Note After you change a registry entry, you must restart the application that uses the codec.

To disable the TIFF codec:

  1. To add a registry entry, create the following registry subkey:HKEY_LOCAL_MACHINE\SOFTWARE\Microsoft\Gdiplus
  2. Create a DWORD value for the TIFF code by creating a registry entry (DWORD value) under the registry subkey you created in step 1:DisableTIFFCodec
  3. To disable the TIFF codec, set value of the DisableTIFFCodec registry entry to 1.

Impact of Workaround. You will not be able to view TIFF files.

How to undo the workaround

To re-enable the TIFF codec, set the value of the DisableTIFFCodec registry entry to 0.

#lync ama on reddit, right now

Ok it all started like 2-3 hours ago, and some 400 comments in right now.

If you are not in to reddit i suggest you check this chat out, Reddit is a site iwe been visiting more and more lately.

Come join the fun! and ask the Lync team your questions!

Hold of your updates for a minute #office365 #Lync #ADFS

Just got off the phone with the Office 365 support, (a great experience again btw)

Anyway, one of my customers had automatic updates on their ADFS servers and the latest batch kills ADFS. Where none of the users could logon this morning.
The guy I talked to had taken a lot of calls already and knew exactly where to look

So if its broken right now or soon… look at those update!


A “how to” on #Lync Mobile logs

I´m currently troubleshooting why Exchange integration wont work in Lync Mobile for Windows Phone 8, so I have spent the afternoon in the log files, and I learned some things listed here…

So lets start with the basics.

On all three of the mobile clients, WP, iOS & Android you can enable logging from the settings menu. Its off by default and needs to be turned on to collect logs.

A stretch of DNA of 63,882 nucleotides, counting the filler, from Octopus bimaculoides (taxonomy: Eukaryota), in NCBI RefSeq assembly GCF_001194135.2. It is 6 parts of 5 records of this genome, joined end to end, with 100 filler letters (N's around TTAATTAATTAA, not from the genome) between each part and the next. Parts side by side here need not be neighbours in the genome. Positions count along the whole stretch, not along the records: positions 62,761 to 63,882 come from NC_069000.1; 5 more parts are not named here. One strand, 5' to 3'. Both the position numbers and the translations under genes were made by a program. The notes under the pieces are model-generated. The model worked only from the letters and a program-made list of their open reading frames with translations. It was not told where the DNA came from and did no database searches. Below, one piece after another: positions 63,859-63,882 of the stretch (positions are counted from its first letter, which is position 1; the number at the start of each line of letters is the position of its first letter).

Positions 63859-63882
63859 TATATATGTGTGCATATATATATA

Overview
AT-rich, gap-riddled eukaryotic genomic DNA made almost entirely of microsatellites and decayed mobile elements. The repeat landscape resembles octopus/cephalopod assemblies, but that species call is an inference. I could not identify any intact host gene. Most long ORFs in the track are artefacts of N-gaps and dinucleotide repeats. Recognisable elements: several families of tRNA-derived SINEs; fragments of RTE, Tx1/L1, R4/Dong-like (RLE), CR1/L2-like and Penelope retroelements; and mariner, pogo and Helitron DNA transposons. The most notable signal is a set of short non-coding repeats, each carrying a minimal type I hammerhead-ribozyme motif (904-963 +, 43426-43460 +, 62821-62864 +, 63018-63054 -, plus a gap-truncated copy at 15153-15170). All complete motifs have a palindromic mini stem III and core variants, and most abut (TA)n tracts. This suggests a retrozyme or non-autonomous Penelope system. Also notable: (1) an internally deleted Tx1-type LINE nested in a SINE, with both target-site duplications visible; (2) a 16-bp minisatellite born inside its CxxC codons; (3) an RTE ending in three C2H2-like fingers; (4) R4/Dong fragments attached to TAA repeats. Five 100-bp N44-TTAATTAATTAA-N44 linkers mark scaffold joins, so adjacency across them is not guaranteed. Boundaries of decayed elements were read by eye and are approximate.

After you enable logging, restart the application and retry what you are trying to do, then go back in to the settings menu and click on Save logs.wp_ss_20130812_0005

(the image above actually says email it across, where it should say copy )

Depending on what platform you are doing this on, the experience will differ.

On Windows Phone, when you click Save logs it will create a .JPG file. this is because there is no direct access to the “file system” on Windows Phone. But we can access some multimedia files so this is actually pretty smart.

Naturally the next step from here would be to send this jpg file in an email. Well actually NO!!!! Don’t do that, this was only possible before on Windows Phone 7.5. The reason being that the mail app compresses the images and will actually remove the logging information.


See its only 7 KB

Instead plug the USB cable in and copy the file manually and it will be a much larger file, like 3 mb larger


Now rename the extension of that file to a .log file and open it in Notepad (I actually use Notepad++)

There will be a lot of jibberish at the begging, but under that the real Lync Mobile logs are located


The iOS experience is a bit more straight forward. Again just go in to the Options \ Logging and hit the Send log Files button.

The app will then compose a email for you with the log files attached including some basic info


The Android experience is similar to that of iOS but it actually stores the logfiles in a zip file.

A funny thing is that I use Office 365 with vanilla settings and the zip file gets removed every time I try to send it from myself, to myself from an Android device so you might have to look out for that.

Well at this stage you should have received the log files and you are good to go do some trouble shooting

Some good blog posts on #Lync from the last weeks that #SummerReading

Its summer and you all got time to read. So here is a random collection of some of the last weeks great posts that the Lync MVP community has produced.

Tom Arbuthnot’s Lync’d Up Blog

Justin Morris on UC

Ken´s Unified Communications Blog

Thomas@UC (Microsoft LYNC)

And last but not least, some of my latest posts.